3. From the wording of the section it appears that as long as a Court is satisfied that the suit has been adjusted between the parties wholly or in part and that the compromise is a lawful compromise, a decree must be passed in accordance with the compromise. It has been argued before us that this compromise was not a lawful compromise because it was entered into in fraud of Shiam Sunder, the purchaser of the plaintiff's rights. Now, when this compromise was filed there was nothing to indicate that Shiam Sunder claimed to be the purchaser of the plaintiff's right and he himself had abstained from being made a party in the suit. It appears to us to be most improper to hold a compromise to be unlawful because it is alleged by some third person that his rights are infringed by the compromise. This High Court has never accepted such an argument. On the contrary, it was held in the case of Qadri Jahan Begam v. Fazal Ahmad : AIR1928All494 that the word 'lawful' in Rule 3, Order 23 refers to agreements which in their very terms or nature were not 'unlawful' and might therefore include agreements which were voidable at the option of one of the parties on the ground of undue influence, coercion or fraud. A fortiori a compromise will be lawful if the only charge brought against it is that it is voidable at the instance of a third party on the ground of fraud. We need not concern ourselves with the rulings of other High Courts where persons who were already parties to the suit have successfully objected to the acceptance, by the Court, of a compromise. In this case clearly, when the compromise was filed, Shiam Sunder was no party to the suit and his right to be made a party to the suit was open to question. In our opinion therefore the application of Shiam Sunder that the compromise should not be accepted should have been rejected by the Court in limine. This being so the compromise was bound under the law to be accepted by the Court for there is no question that as between Kishun Sarup and Mt. Lareti it is a lawful compromise. This being so the case was at an end and the Court should not and could not have made Shiam Sunder a party to the suit.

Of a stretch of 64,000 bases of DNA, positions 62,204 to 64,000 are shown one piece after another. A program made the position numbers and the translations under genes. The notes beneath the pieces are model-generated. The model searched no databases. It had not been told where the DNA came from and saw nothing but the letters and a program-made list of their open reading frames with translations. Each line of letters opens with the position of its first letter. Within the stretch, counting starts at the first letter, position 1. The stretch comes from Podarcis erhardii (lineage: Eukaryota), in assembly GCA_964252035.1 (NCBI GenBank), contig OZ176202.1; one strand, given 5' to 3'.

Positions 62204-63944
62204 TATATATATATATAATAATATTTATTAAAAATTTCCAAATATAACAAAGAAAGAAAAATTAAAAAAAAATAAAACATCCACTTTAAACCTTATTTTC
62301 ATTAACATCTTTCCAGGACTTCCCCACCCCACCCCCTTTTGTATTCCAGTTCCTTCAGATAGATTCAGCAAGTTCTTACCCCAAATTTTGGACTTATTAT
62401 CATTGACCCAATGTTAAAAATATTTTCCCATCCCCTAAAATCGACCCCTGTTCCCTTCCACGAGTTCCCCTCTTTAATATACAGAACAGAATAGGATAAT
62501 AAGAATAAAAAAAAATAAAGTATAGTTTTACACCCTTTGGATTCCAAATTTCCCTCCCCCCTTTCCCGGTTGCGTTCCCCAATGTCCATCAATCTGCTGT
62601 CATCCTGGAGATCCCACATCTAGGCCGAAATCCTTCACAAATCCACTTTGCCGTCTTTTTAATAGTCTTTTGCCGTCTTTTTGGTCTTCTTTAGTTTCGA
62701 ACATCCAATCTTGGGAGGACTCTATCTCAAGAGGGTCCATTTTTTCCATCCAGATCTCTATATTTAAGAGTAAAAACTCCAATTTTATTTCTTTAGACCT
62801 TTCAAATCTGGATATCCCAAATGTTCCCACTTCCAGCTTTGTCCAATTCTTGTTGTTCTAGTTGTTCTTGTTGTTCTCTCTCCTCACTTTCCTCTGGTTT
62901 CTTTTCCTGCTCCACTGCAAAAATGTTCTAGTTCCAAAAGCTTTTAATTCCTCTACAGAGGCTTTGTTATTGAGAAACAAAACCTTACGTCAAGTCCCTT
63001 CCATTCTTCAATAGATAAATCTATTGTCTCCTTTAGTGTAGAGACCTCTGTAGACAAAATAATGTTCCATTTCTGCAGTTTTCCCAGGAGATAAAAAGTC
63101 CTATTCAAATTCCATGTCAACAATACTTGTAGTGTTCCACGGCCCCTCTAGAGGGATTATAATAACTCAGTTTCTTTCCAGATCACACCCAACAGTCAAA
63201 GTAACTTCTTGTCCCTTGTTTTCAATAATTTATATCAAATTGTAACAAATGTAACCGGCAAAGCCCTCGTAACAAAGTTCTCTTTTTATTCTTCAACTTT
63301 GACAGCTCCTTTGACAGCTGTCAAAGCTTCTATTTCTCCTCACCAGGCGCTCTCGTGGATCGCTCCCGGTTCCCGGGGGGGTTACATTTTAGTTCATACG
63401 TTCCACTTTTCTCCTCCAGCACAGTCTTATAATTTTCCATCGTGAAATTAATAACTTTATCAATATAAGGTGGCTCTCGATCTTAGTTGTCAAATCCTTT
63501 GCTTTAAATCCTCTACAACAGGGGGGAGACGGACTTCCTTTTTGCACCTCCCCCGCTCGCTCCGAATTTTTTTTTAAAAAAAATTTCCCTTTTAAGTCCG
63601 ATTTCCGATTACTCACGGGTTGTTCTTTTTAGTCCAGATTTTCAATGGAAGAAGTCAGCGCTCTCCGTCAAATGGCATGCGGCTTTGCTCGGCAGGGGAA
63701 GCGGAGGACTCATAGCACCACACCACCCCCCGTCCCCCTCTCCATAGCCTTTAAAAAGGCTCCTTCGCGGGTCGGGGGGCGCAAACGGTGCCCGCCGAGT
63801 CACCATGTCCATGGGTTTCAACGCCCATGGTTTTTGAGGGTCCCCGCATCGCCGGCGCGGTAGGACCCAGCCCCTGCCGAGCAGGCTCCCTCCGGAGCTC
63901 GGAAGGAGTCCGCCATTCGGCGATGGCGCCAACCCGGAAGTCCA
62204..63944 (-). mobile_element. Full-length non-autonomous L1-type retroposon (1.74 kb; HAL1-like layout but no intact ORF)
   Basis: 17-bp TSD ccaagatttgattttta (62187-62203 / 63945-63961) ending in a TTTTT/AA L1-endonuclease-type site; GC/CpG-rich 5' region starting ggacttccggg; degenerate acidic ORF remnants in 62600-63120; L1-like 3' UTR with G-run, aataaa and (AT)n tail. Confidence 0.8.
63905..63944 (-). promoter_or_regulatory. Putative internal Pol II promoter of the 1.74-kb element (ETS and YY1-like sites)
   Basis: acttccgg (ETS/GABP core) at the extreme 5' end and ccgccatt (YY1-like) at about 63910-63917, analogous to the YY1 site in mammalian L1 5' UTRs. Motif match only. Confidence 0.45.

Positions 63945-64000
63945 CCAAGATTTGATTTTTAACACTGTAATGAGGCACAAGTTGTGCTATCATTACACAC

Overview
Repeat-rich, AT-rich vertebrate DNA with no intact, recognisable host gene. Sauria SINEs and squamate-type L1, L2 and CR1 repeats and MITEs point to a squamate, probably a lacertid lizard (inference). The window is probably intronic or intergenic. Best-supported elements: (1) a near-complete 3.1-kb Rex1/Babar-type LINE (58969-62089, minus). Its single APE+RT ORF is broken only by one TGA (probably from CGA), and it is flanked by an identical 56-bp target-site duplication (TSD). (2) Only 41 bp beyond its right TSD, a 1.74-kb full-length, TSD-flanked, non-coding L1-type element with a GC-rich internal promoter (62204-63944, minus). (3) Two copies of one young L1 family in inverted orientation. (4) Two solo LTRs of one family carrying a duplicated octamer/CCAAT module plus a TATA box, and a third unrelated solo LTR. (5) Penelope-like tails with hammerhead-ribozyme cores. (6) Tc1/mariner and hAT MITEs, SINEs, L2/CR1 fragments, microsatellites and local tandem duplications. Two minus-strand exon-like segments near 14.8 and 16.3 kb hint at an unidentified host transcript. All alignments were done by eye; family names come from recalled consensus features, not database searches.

4. In so doing the Court acted wrongly, and the order of the Court is one which can be set aside in appeal. It was represented to us by the learned Counsel for the respondents that in view of certain judicial decisions, notably the case of Basappa Budappa v. Bhimangowda Shiddangoivda A.I.R. 1928 Bom. 65 the fact that a decree will be passed in the terms of this compromise may debar the respondent as a purchaser pendente lite from any future suit. This may or may not be so, but if the respondent suffers this disability it will only be because in his excess of caution he failed to become a party to the suit before the compromise was filed. We note that the learned Subordinate Judge has not come to any conclusion that the respondent actually paid any money for the sale deed executed in his favour and we cannot help observing that the respondent when he purchased this litigation was on somewhat delicate ground. His vendor was a man who had previously set up this will and had only escaped a prosecution for perjury by throwing himself on the mercy of the Court and it may well be that having regard both to the character of his vendor and to the nature of the suit, the respondent thought it advisable to keep his name out of it as long as possible. Over-caution is often fatal to gamblers. In our opinion this appeal must be decreed. We therefore set aside the order of the Subordinate Judge and direct that a decree be passed as between Kishun Sarup and Mt. Lareti in the terms of the compromise. The appellant will receive her costs throughout.